As part of that session, I have put together various text sets of picture books that teachers and parents can use to help introduce children to diverse characters and children around the world. The complete handouts from the talk are available here.
This is the fifth in a series of posts that provides more details about each of the example text sets. Click on any of the previous posts below:
- Books that celebrate the diversity of families and family structures
- Books from a variety of people and countries in Africa
- Alternate perspectives on exploration
- Diverse grandparent-grandchildren books set in the US
International Books Featuring Grandparents
India: Monsoon Afternoon (2008) by Kashmira Sheth and illustrated by Yoshiko Jaeggi. This endearing picture book explores the first day of monsoon season as told through the eyes of the younger brother and his adventures with his Dadaji (grandfather). Great connections to the past and the future as well.
India: My Dadima Wears a Sari (2007) by Kashmira Sheth and illustrated by Yoshiko Jaeggi. Indian-American granddaughter Rupa does not understand why her Dadima (grandmother) always chooses to wear a sari, but through the story she learns more about the saris and her Dadima. The author's note includes her own stories of wearing saris as a child and adult and includes step-by-step directions for wrapping your own sari.
Argentina: Abuelo (2014) by Arthur Dorros and illustrated by Raúl Colón. This lovely modern tale tells the story of a young boy who rides out into the Pampas of South America with his Abuelo (grandfather). Then when the boy and his family move to the big city, he is able to apply his abuelo's lessons and still feel connected. Great use of Spanish phrases throughout the story as well, and Raúl Colón's illustrations really bring the Pampas to light.
Guatemala: Abuela's Weave (1993) by Omar S. Castañeda and illustrated by Enrique O. Sanchez. In this story, a young Guatemalan girl is nervous about taking her grandmother's weavings to the big market to sell them, but she finds success when people are impressed by the quality of the artistry.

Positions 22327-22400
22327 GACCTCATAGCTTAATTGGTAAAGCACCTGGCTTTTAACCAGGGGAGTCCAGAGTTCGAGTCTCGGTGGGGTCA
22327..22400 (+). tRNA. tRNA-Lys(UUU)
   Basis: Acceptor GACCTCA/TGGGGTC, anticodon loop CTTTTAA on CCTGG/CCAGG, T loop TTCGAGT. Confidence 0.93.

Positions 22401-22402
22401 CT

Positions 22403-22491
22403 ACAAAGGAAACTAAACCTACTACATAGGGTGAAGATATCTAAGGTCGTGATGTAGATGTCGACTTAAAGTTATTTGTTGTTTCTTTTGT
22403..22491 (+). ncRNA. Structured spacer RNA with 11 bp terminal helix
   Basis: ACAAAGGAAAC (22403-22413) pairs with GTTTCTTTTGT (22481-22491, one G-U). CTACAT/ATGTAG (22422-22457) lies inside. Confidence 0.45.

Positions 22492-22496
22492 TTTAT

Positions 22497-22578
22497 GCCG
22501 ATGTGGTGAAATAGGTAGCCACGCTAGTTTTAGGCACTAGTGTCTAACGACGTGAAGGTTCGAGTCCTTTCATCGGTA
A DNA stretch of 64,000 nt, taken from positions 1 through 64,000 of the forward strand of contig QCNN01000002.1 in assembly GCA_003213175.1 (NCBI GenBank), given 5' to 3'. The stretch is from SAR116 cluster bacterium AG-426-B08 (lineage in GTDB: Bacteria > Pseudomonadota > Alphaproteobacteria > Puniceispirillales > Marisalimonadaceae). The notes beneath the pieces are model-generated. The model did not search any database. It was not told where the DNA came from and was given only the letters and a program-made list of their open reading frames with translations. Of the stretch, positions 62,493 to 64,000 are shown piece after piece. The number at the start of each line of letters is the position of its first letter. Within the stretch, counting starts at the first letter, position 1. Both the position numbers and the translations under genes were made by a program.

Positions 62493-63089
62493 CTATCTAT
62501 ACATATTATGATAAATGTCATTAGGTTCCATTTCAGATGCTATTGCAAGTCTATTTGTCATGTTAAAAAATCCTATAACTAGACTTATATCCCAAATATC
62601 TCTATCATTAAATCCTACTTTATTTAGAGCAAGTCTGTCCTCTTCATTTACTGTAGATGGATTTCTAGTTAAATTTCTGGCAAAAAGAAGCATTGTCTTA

Mexico: Playing Lotería / El juego de la lotería (2005), illustrated by Jill Arena. Our young narrator is nervous to stay alone with his abuela in Mexico, as he doesn't know very much Spanish. But when she takes him to la feria and shows him her lotería stand, he finds his hook for learning more Spanish - and for teaching abuela some English. The author's note includes additional information about the game, also known as Mexican bingo. This is a cute story about connecting to a grandparent who speaks another language. (Bilingual English and Spanish.)
China: Noodle Magic (2014) by Roseanne Greenfield Thong and illustrated by Meilo So. This story, in the style of a Chinese folktale, features young Mei who learns, with her Grandpa Tu's encouragement, that true magic really does come from within. Meilo So's expression-filled style really shines in the noodle-centric illustrations, especially when Mei and Grandpa Tu are working together to slap, kneed, stretch, and pull the dough.
Dominica: Look Back (2014) by Trish Cooke and illustrated by Caroline Binch. This folktale-style story from the Caribbean island nation of Dominica is told through the frame of Grannie telling a story from her childhood to her grandson Christopher. Her story involves the mysterious, mischievous Ti Bolom. Kids will love the repeated storytelling call-and-response as well as the 'is he / isn't he' discussions about Ti Bolom himself.
Do you have a favorite picture book that features an international grandparent-grandchild relationship? Please share in the comments below! For more text sets on diverse topics, please click here.